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The list of politically and emotionally divisive issues on the national agenda is long this presidential election year. And bringing them up at work can be a dicey proposition.
New York CNN  — 

It’s a fair bet that you work with some people whose views differ strongly from yours on politically and emotionally charged issues — the upcoming US presidential election, Donald Trump’s criminal indictments, Gaza, reproductive rights and climate change, to name just a few.

Or maybe you just differ on how threatening those issues are. Sometimes someone with strong views can be unnerved by a person who thinks nothing is ever a big deal, and vice-versa.

Either way, the question is: How can we keep our conversations about any of these lightening rod issues from derailing our ability to work well together?

For employers: Stress civility and set guardrails

Regardless of any one hot-button issue, it seems like US culture has become less civil over time. And many polarizing conversations are happening at work in ways they weren’t years ago, according to SHRM, the leading human resources membership association.

In response, it recently created a civility index.

Its pulse survey of 1,600 employees in March, while not necessarily representative of all US workers, found that respondents rated their workplaces as more civil than everyday life, but they indicated that 39% of the incivility they witnessed or experienced happened at work. Incivility is defined as rude, berating or inconsiderate behavior, lack of manners, not keeping promises or failing to take accountability when you make a mistake.

A majority (66%) said they agreed or strongly agreed that incivility reduces productivity, and more than half (59%) said that it hurts employee morale.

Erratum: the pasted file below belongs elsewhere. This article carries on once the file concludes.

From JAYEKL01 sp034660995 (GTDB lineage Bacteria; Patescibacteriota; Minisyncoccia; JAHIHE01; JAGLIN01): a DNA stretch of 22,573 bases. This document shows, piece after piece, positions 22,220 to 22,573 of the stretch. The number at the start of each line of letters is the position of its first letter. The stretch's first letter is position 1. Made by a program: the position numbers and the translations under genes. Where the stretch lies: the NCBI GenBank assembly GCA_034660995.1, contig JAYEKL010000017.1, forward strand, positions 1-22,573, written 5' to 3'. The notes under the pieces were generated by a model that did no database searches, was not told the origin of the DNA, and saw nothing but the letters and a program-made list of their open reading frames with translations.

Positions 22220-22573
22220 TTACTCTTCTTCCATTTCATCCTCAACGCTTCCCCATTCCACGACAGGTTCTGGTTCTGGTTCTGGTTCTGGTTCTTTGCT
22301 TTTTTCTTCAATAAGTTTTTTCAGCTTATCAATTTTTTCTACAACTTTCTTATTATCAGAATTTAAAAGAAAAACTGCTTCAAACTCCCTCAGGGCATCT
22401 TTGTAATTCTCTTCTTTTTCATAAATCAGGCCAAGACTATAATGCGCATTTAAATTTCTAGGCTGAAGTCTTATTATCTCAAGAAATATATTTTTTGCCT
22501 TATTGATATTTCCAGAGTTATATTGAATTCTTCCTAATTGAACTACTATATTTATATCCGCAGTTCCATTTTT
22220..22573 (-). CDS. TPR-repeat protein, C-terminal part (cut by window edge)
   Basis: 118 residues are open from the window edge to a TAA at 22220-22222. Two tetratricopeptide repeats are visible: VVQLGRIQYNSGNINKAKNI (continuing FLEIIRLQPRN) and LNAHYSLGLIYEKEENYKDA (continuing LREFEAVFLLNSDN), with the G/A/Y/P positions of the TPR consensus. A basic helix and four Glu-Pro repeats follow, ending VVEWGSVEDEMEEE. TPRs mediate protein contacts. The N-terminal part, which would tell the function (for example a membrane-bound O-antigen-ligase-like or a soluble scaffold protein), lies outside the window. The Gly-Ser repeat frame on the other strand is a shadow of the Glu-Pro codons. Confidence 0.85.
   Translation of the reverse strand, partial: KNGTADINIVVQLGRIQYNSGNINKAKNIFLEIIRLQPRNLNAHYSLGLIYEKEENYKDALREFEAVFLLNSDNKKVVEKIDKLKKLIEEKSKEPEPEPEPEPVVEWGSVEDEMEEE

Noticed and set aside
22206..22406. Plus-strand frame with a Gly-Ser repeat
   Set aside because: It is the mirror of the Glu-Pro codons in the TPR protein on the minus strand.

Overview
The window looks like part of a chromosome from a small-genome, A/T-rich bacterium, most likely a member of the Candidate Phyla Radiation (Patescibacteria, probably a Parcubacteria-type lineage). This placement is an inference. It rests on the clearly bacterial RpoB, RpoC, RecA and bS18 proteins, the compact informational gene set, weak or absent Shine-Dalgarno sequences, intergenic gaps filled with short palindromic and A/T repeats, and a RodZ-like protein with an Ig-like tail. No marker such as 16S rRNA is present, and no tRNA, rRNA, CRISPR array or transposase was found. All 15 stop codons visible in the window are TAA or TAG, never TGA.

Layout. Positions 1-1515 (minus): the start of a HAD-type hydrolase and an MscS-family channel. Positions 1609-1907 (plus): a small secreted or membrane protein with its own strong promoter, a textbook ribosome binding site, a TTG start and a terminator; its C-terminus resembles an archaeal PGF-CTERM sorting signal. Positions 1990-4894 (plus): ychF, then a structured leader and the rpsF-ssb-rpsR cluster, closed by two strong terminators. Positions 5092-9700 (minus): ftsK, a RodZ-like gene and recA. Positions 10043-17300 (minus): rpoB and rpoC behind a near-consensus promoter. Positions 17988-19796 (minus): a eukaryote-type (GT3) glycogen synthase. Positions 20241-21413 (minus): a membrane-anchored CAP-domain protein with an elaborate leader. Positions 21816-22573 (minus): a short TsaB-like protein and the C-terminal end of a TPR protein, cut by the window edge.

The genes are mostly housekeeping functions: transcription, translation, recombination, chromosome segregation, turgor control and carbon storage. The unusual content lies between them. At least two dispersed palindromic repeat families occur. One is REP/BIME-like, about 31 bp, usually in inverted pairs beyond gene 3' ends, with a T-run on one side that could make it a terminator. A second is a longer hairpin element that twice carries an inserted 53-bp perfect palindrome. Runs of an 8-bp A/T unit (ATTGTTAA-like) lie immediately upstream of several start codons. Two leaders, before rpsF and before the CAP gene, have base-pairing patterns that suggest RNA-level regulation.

Given the known frictions of this election year, HR experts urge employers to get out front of potentially heated moments in the coming months by setting expectations now as to what is and is not acceptable.

“Acknowledge there are tensions in the world and strong emotions on both sides of an issue. [Tell employees] ‘We know this is happening and we know you have strong feelings about it,’” said Christy Pruitt-Haynes, global head of the talent and performance practice at the NeuroLeadership Institute.

But make clear the boundaries for exchanges. For example, Pruitt-Haynes said, you might say, “Everyone is entitled to their opinion – but we won’t tolerate personal attacks – verbal or physical – or talking down to someone if their opinion is different.”

Leaders may want to remind employees of the ways they can report inappropriate behavior if it does arise, said Oliver Brecht, vice president of Workplace Options Consulting Group.

Any executive setting the guardrails should also abide by them. And ideally, private-sector leaders should try not to give any hint of their views on contentious issues, said HR consultant Cindy O’Peka, who works primarily with small and mid-size employers. “It could create an us/them mentality at work. It’s not a good team-building environment.”